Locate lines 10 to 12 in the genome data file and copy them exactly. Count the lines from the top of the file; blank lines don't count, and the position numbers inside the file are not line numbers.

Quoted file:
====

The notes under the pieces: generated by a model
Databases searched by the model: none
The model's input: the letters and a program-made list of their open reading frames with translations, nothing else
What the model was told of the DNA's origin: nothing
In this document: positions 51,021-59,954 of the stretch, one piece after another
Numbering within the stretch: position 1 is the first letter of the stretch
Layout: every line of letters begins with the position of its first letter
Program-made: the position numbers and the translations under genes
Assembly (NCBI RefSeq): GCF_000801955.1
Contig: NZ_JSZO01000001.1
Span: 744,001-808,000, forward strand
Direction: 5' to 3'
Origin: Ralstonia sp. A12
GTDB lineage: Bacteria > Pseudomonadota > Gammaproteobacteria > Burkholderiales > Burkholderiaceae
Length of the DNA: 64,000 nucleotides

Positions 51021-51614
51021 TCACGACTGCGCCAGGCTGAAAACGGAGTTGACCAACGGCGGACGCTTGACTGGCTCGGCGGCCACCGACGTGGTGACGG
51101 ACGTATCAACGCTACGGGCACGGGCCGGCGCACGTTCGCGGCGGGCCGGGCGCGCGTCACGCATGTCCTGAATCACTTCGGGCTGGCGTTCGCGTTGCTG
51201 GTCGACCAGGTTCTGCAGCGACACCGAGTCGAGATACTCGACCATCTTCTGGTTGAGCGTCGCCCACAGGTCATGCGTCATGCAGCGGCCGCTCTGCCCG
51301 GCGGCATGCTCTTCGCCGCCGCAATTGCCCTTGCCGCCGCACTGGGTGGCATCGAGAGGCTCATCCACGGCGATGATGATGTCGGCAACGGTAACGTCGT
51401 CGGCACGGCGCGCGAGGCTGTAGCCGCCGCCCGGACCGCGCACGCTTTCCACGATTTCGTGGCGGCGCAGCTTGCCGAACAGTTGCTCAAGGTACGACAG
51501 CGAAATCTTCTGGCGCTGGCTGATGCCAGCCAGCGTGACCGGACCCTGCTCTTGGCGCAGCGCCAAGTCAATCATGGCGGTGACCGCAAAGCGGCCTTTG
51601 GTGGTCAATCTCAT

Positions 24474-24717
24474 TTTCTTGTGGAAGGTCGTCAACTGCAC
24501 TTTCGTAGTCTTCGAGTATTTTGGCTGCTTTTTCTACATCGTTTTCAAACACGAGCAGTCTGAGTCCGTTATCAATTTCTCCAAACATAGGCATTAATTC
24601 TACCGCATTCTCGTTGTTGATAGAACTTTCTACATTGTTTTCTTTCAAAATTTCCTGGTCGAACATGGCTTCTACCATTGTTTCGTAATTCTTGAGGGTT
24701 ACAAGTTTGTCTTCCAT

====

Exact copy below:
Contig: NZ_JSZO01000001.1
Span: 744,001-808,000, forward strand
Direction: 5' to 3'